When asked to identify the US red lines when it comes to Chinese military influence on the continent, Devermont declined. “What I’ll say here,” he tells The Africa Report, “is that we’re working with our African partners and asking them what are their expectations for their relationships with us, and with our competitors. We’re asking them to define and work with us on what are the standards of accountability and transparency that are important to all of us. And to make sure that what we do, separately and together, doesn’t impact or undercut our national interests or their sovereignty.”

He continues: “The strategy is not about China and Russia. It notes the strategic context of this moment, but it’s really about what we will do and want to do with our partners, and how we see African countries and the public and leaders playing a role on the world stage.”

One key arena in the competition with China is, of course, trade, where the US has been lagging behind Beijing since 2009. The African Growth and Opportunity Act (AGOA) has been a key policy of US economic engagement with sub-Saharan Africa for the past two decades. But, with the programme up for review in 2025, debate is brewing over whether granting Africa duty-free access to the US market still makes sense.

Devermont disagrees with critics who argue that the unilateral benefit basically amounts to an aid programme in disguise. AGOA “has made a substantial impact, particularly in its early years, in terms of growing our trade relationship and growing industries on the continent,” he says. Still, he acknowledges that AGOA is under scrutiny as the US and Africa rethink “what makes sense to drive and deepen our trading relationships, now and in the future”.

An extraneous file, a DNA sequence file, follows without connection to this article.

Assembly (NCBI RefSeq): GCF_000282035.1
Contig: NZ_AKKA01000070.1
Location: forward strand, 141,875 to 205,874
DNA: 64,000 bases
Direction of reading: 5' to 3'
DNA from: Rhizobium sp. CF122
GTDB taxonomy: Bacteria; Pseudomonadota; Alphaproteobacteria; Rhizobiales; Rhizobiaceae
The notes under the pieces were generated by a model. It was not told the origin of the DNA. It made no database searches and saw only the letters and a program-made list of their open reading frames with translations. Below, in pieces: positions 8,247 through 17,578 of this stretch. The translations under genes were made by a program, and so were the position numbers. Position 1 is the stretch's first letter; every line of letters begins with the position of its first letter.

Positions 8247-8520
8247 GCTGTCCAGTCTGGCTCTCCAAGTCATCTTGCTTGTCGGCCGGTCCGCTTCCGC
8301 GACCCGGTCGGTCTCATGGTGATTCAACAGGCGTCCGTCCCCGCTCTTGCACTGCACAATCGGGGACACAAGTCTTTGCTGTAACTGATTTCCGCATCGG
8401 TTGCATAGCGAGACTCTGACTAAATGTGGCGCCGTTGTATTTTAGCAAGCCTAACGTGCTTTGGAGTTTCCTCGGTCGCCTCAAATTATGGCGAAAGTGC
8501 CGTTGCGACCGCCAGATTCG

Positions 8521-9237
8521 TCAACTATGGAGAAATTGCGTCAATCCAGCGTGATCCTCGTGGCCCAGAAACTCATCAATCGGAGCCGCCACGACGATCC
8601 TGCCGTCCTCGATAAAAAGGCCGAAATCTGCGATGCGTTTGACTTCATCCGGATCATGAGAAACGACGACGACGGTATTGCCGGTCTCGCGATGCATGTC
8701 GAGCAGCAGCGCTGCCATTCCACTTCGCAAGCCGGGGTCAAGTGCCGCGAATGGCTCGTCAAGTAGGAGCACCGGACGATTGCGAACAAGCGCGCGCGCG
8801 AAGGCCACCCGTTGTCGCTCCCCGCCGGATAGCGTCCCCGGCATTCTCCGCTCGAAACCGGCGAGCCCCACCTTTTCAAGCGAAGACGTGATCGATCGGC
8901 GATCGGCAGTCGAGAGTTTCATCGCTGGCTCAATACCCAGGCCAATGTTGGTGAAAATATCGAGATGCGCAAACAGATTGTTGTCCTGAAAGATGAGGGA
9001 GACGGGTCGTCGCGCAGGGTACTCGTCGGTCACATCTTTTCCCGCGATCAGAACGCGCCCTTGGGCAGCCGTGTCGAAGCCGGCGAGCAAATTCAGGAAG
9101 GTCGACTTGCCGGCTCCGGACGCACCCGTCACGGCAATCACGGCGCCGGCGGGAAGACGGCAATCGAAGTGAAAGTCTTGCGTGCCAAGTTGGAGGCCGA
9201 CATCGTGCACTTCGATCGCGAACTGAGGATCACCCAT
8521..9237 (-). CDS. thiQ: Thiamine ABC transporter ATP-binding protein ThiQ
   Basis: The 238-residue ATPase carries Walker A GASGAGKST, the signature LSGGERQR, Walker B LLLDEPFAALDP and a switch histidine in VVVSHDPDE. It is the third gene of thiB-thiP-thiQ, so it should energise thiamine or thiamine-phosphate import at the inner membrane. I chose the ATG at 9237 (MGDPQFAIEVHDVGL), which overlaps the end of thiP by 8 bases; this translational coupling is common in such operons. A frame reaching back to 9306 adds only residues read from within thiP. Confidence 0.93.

The summit is also expected to solidify US support for the African Continental Free Trade Area (AfCFTA). “That is also an area where we are taking the AU’s lead and working with them,” Banks says. “We do anticipate that there will be a deliverable for the summit that really […] shows our interest in wanting to fully support the AfCFTA.

Capacity building

Security is another area where the administration is trying different approaches. With the Sahel emerging as the world’s new terrorism hotspot, the US, along with other Western powers, has been shifting the focus toward nation-building in an area where poor governance is seen as a root cause of insecurity. At the same time, President Biden has sent several hundred US troops back to Somalia amid a resurgent Islamist insurgency.

Banks and Devermont insist the two approaches are not all that different. “Our strategy for Somalia in terms of repositioning troops is a decision that was made to build partner capacity, to enable [Somali security forces] to address the threat from Al-Shabaab,” Banks says. “So I wouldn’’t frame it necessarily as a decision that was made in order to defeat Al-Shabaab. It’s really about building partner capacity.”

Whether it is on trade, climate change or rebuilding economies set back by the Covid-19 pandemic, the Biden team’s goal is to work with Africans to define the rules of the road. “In today’s world, and as we look toward the future, the most important challenges that we face, if we are going to be successful in tackling them, then it has to be done in partnership with Africans,” Devermont says.

“It has to have African ownership and agency, African leadership.” The ability to deliver on that promise will determine whether the summit – and Biden’s Africa policy – are a success.